Dachshund Health Common Problems You Might Not Know

Your Dachshund is an active small, smart dog who is fond of digging and chasing. Dachshunds have large bodies, short legs, and strong muscles. They were developed to hunt badgers and flush out moles, rabbits, and other animals that burrow. They also have a great sense of smell and are highly sought-after as tracker dogs. There are a variety of Dachshunds. They include minilong-haired, short-haired, and long-haired breeds.

As with all breeds of dogs, they are susceptible to health issues more frequently than other breeds of dogs. Particularly, Dachshunds are prone to suffer from back issues and seizures, canine cancer, or heart issues in accordance with a study that was conducted by the UK Kennel Club.

Back issues in Dachshunds

Dachshunds are famous for their back pain. Dachshunds are known for their extended spines. The elongated spines of Dachshunds are subjected to greater stress and pressure as compared to the spines in comparable dogs.

Because of this strain as well as due to different cartilage structures in dogs with long bodies as well as shorter legs, Dachshunds are most likely to be the first breeds to suffer from back and spine issues that humans suffer from. The human and the Dachshund could suffer from herniated or slipped discs and muscle spasms. Dachshunds have a higher risk of developing intervertebral disc disease (IVDD). IVDD is a condition that occurs in the case that cartilage between a dog’s joints swells or expands into the spinal cord of the dog. It’s often referred to as herniated disc. The dog’s spines are as humans’ the place of most of their nerves. Nerve damage can result in extreme pain as well as loss of reflex and even complete or partial paralysis.

A dog with back pain will most likely be prone to developing symptoms in time, and likely be suffering from discomfort. These signs could be a sign of back issues:

  • Slowness
  • Reluctance to climb steps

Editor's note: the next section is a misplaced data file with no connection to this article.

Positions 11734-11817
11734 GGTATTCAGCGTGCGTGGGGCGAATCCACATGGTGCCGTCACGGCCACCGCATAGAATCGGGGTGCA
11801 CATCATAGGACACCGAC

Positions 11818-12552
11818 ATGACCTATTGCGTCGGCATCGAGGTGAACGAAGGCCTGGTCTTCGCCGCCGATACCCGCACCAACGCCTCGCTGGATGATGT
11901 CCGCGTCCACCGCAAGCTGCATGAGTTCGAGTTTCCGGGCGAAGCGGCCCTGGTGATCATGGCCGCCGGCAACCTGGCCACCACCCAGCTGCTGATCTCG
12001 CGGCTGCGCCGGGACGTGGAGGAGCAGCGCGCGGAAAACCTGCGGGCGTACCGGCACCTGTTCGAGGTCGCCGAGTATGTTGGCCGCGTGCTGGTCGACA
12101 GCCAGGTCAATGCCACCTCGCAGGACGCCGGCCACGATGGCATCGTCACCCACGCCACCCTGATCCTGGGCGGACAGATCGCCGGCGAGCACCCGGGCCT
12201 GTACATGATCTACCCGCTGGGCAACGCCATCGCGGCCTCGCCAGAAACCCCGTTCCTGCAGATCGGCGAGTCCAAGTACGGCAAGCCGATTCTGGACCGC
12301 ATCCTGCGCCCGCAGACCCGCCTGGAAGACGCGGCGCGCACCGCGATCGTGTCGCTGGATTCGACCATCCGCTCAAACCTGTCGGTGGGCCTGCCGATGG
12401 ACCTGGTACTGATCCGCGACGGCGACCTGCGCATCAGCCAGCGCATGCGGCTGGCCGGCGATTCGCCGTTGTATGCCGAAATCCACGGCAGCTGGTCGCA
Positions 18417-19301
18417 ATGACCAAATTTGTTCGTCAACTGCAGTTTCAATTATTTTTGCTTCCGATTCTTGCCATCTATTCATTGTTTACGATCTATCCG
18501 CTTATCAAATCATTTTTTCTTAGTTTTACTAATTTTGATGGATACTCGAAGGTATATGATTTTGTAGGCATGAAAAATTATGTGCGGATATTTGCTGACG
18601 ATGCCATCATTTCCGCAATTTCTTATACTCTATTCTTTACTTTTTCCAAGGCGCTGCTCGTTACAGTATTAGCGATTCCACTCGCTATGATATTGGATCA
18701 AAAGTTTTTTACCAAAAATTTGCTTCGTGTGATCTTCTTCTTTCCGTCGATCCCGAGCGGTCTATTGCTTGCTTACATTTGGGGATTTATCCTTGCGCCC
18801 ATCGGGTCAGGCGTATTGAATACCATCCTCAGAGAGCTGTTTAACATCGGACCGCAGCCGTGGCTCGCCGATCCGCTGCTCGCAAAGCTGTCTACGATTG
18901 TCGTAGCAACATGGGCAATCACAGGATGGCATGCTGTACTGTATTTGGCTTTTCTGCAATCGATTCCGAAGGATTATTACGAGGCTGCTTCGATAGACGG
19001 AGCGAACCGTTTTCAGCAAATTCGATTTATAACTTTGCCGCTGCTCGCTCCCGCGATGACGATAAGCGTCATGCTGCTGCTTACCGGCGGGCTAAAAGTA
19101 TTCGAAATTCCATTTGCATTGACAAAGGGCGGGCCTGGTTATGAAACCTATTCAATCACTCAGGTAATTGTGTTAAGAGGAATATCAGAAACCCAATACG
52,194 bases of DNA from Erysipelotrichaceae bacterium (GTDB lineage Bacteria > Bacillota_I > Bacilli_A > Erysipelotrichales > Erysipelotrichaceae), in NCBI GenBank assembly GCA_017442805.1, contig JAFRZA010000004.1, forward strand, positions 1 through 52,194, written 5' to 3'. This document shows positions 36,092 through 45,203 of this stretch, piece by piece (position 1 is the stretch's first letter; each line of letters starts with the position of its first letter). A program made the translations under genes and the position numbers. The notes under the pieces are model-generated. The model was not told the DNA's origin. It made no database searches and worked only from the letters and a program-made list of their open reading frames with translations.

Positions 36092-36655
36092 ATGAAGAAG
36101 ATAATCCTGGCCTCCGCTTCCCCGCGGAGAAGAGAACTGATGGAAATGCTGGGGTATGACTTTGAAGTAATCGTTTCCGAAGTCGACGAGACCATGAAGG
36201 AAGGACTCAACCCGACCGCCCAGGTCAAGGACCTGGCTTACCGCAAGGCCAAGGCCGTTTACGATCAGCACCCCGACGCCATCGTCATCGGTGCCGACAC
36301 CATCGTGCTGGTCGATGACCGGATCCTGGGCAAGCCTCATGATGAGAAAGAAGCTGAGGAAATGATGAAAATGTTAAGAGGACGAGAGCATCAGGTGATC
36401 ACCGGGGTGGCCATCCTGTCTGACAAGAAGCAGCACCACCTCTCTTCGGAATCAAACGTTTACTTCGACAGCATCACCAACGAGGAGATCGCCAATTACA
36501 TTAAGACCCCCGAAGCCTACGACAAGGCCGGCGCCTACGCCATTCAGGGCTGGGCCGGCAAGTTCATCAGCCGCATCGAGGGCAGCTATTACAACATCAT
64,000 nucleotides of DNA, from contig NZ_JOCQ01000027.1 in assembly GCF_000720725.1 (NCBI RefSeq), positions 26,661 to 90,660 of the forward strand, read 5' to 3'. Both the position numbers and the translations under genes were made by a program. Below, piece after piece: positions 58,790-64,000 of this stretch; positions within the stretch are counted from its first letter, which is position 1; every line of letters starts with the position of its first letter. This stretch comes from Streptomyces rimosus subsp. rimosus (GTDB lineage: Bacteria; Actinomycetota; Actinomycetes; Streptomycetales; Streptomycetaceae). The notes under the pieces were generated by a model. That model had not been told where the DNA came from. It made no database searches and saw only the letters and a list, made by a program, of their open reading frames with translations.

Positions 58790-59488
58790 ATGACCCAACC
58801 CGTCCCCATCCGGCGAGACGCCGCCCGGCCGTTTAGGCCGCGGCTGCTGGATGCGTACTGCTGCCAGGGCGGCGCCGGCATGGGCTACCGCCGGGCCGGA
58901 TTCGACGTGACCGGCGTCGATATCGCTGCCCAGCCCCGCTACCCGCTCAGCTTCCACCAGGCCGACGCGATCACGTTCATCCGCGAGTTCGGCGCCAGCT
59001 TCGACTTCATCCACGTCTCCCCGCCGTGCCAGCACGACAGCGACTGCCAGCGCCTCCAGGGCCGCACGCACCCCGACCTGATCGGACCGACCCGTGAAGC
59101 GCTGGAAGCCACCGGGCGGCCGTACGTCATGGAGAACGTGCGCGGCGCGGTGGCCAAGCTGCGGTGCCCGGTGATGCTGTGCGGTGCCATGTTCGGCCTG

• Sensitivity when touched on the back
  • Only eats when food is served in a hand.
  • Pacing or restlessness
  • Trouble walking

A complete physical examination by your vet can be the best way to establish whether or not your Dachshund is suffering from back issues.

Certain Dachshunds are partially paralyzed due to nerve damage. Dachshunds who have lost some motor function could enjoy the full, richness of life through the use of an animal wheelchair.

Canine Cancer in Dachshunds

Dachshunds are especially susceptible to developing cancer or contracting tumors. Cancer in dogs comes in the same variety of forms as human cancer. Dachshunds have a greater risk of developing cancerous mast cells which are a type of skin cancer. Squamous Cell Carcinoma.

Cancer is most commonly seen in older dogs. When your dog is approximately eight years old it is important to check their skin for any suspicious lumps or bumps that are visible on the skin, or on your skin’s skin’s layer. Melanomas or tumors. Also, check their feet as they’re particularly susceptible to Squamous Cell Carcinoma. Other indicators that your dog may be suffering from cancer include severe loss of appetite or energy levels.

Epilepsy and seizures in Dachshunds

Dachshunds are more susceptible to having seizures than other breeds of dogs. If you notice that your dog suddenly becomes agitated or paddling and/or loses control over its bowel movements, it could have seizures. If you suspect that your Dachshund is having a seizure it is best to make an appointment to have it checked by your vet. If your dog is having multiple seizures within a row, especially in the event that they fail to completely recover from seizures, contact an emergency veterinarian right away.

Dogs, just like humans, are prone to having periodic seizures. They could have one seizure but never have another, or experience seizures that occur for years. If your dog is prone to often frequent seizures, then it might be suffering from epilepsy. Epilepsy is treatable through medications.

Consult Your Veterinarian

This guide doesn’t intend to be comprehensive and cover all ailments that can affect your dog However, it may provide you with an idea of what’s causing your pet distress and discomfort. Be aware that if your dog suffers from one of these health issues you should have them addressed by a vet.